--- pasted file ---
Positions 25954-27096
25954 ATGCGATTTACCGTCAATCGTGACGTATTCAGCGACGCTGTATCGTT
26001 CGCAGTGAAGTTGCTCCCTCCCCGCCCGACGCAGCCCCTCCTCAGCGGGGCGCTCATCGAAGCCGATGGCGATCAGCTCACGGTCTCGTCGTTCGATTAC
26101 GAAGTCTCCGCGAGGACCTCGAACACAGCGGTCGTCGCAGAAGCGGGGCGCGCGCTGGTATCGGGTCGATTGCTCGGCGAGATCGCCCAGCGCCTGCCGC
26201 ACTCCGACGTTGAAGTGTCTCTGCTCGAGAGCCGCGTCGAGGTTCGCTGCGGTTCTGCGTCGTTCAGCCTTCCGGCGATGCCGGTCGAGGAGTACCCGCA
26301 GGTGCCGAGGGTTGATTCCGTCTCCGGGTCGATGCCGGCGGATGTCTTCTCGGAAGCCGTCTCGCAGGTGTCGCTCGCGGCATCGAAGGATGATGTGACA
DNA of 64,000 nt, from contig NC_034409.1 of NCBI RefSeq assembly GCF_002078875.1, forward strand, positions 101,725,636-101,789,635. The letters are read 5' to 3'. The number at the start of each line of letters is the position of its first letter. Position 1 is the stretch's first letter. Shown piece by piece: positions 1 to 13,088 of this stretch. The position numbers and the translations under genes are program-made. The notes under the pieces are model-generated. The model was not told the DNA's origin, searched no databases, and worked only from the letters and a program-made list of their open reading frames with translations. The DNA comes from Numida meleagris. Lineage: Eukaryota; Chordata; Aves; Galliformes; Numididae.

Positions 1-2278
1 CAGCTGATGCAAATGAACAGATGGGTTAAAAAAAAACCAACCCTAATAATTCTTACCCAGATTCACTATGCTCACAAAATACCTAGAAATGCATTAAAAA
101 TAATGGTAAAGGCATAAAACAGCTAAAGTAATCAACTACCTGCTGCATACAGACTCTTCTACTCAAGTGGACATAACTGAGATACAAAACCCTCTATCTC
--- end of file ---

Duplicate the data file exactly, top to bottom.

Positions 25954-27096
25954 ATGCGATTTACCGTCAATCGTGACGTATTCAGCGACGCTGTATCGTT
26001 CGCAGTGAAGTTGCTCCCTCCCCGCCCGACGCAGCCCCTCCTCAGCGGGGCGCTCATCGAAGCCGATGGCGATCAGCTCACGGTCTCGTCGTTCGATTAC
26101 GAAGTCTCCGCGAGGACCTCGAACACAGCGGTCGTCGCAGAAGCGGGGCGCGCGCTGGTATCGGGTCGATTGCTCGGCGAGATCGCCCAGCGCCTGCCGC
26201 ACTCCGACGTTGAAGTGTCTCTGCTCGAGAGCCGCGTCGAGGTTCGCTGCGGTTCTGCGTCGTTCAGCCTTCCGGCGATGCCGGTCGAGGAGTACCCGCA
26301 GGTGCCGAGGGTTGATTCCGTCTCCGGGTCGATGCCGGCGGATGTCTTCTCGGAAGCCGTCTCGCAGGTGTCGCTCGCGGCATCGAAGGATGATGTGACA
DNA of 64,000 nt, from contig NC_034409.1 of NCBI RefSeq assembly GCF_002078875.1, forward strand, positions 101,725,636-101,789,635. The letters are read 5' to 3'. The number at the start of each line of letters is the position of its first letter. Position 1 is the stretch's first letter. Shown piece by piece: positions 1 to 13,088 of this stretch. The position numbers and the translations under genes are program-made. The notes under the pieces are model-generated. The model was not told the DNA's origin, searched no databases, and worked only from the letters and a program-made list of their open reading frames with translations. The DNA comes from Numida meleagris. Lineage: Eukaryota; Chordata; Aves; Galliformes; Numididae.

Positions 1-2278
1 CAGCTGATGCAAATGAACAGATGGGTTAAAAAAAAACCAACCCTAATAATTCTTACCCAGATTCACTATGCTCACAAAATACCTAGAAATGCATTAAAAA
101 TAATGGTAAAGGCATAAAACAGCTAAAGTAATCAACTACCTGCTGCATACAGACTCTTCTACTCAAGTGGACATAACTGAGATACAAAACCCTCTATCTC